(Bloomberg) – China has started to run down its crude stockpiles, which could indicate that refiners are preparing to boost fuel exports as part of the government’s efforts to revive the economy.
Onshore crude stocks stood at 909 million barrels on Sept. 15, the lowest since May 12, according to Emma Li, an analyst at Vortexa Ltd. About 1 million barrels a day have been withdrawn from stockpiles for the past three weeks, she said. According to analyst Geoffrey Craig, satellite data company Ursa Space Systems put the figure at 1.05 billion barrels, down 7.5 million barrels from the previous week and the fourth weekly withdrawal of five.
The reduction may only be seasonal, but it could also be an indication that processors are increasing production rates in anticipation of a push to produce and export more fuels, including gasoline and diesel. Refiners and traders have requested an additional 15 million tonnes of export quotas which, if approved, would increase previous allocations this year to levels similar to all of 2021.
According to a note from industry adviser FGE, national oil companies are considering increasing their utilization rates by 10% to 15% next month, although granting the extra quotas is still the subject of wrangling between different government departments, Energy Aspects Ltd said.
JP Morgan Chase & Co., meanwhile, said China was unlikely to approve that level of exports, calling the amounts requested excessive.
Oil refining activity has held near pandemic-era lows for the past few months. China is slow to consume stored crude due to a weaker economy and the government’s tight virus controls that have stifled use of transportation fuels and demand for petrochemicals.
(All Beijing times unless otherwise noted)
- IEA webinar on the transformation of the electricity sector in China, 15:00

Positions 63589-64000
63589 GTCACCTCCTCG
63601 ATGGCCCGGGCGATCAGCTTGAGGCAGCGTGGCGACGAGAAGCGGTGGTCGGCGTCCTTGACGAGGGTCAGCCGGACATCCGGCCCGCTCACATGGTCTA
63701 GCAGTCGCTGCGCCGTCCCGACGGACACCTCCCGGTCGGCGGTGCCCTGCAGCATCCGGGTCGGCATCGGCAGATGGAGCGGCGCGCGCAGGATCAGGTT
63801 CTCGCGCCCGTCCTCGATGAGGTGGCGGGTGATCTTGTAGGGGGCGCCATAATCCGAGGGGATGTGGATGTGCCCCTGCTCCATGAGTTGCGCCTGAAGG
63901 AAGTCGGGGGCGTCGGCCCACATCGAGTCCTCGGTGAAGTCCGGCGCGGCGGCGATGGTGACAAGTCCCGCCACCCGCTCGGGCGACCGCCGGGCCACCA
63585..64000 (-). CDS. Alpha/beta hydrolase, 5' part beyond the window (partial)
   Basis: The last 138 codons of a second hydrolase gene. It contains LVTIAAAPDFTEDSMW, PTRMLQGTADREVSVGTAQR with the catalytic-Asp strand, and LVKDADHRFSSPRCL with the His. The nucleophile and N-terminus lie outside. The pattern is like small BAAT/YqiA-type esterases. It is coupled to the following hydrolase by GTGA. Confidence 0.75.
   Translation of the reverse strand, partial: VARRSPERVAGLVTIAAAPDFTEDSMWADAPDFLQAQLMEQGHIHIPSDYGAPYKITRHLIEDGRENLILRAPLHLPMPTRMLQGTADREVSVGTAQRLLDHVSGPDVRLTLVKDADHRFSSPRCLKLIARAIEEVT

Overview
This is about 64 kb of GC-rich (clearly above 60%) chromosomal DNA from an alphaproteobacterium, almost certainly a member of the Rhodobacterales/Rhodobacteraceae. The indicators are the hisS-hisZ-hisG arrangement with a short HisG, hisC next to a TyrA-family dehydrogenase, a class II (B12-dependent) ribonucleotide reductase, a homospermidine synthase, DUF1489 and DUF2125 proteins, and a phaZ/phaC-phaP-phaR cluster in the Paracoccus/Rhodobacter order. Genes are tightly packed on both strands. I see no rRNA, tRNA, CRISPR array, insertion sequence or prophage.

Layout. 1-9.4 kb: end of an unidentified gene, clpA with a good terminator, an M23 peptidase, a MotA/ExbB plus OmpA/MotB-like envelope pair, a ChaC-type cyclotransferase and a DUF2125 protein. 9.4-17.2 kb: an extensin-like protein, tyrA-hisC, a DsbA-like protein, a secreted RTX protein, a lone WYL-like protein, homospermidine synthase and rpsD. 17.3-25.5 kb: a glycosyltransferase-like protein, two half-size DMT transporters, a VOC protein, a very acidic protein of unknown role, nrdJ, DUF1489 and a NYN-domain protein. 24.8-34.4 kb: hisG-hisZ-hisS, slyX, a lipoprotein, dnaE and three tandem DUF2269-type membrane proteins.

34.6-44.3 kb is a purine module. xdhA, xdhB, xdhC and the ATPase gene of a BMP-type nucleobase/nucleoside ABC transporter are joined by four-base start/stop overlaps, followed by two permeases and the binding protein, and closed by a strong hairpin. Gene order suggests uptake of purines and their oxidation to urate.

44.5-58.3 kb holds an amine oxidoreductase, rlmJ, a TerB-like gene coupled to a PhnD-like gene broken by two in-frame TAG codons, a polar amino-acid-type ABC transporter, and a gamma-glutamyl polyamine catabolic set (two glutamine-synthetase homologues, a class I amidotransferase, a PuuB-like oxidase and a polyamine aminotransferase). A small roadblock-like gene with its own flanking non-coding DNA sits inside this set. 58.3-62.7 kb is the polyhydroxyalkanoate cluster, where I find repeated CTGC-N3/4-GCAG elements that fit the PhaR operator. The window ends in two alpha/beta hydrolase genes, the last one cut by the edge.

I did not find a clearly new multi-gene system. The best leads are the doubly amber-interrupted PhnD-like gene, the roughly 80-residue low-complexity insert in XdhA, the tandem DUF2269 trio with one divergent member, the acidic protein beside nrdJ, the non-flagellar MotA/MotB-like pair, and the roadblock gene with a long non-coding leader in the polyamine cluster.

- Panel discussions of the EU-China Energy Cooperation Platform on the future of gas with a focus on security of supply and CO2 capture, 3:00 p.m
- China Mining Conference and Exhibition, online, day 1
The slump in China’s metal-intensive real estate market appeared to deepen in July and August, says Bloomberg Economics. Fresh cuts in mortgage rates and efforts by local governments to boost demand for housing are failing, and the sector faces a painful long-term adjustment. Decisive political steps may be required to prevent a crash scenario.
Demand for housing in a deep slump
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Thursday 22 September
- EU-China Energy Cooperation Platform panel discussions on future of gas with focus on competitive markets and renewable gas, 15:00
- China Mining Conference and Exhibition, online, day 2
- USDA Weekly Crop Export Sales, 08:30 EST
Friday 23 Sept
- Bloomberg China Business Survey for September, 10:00 am
- Weekly Stockpiles at Iron Ore Ports in China
- Shanghai Stock Exchange Weekly Inventory, ~3:30pm
- China Mining Conference and Exhibition, online, day 3
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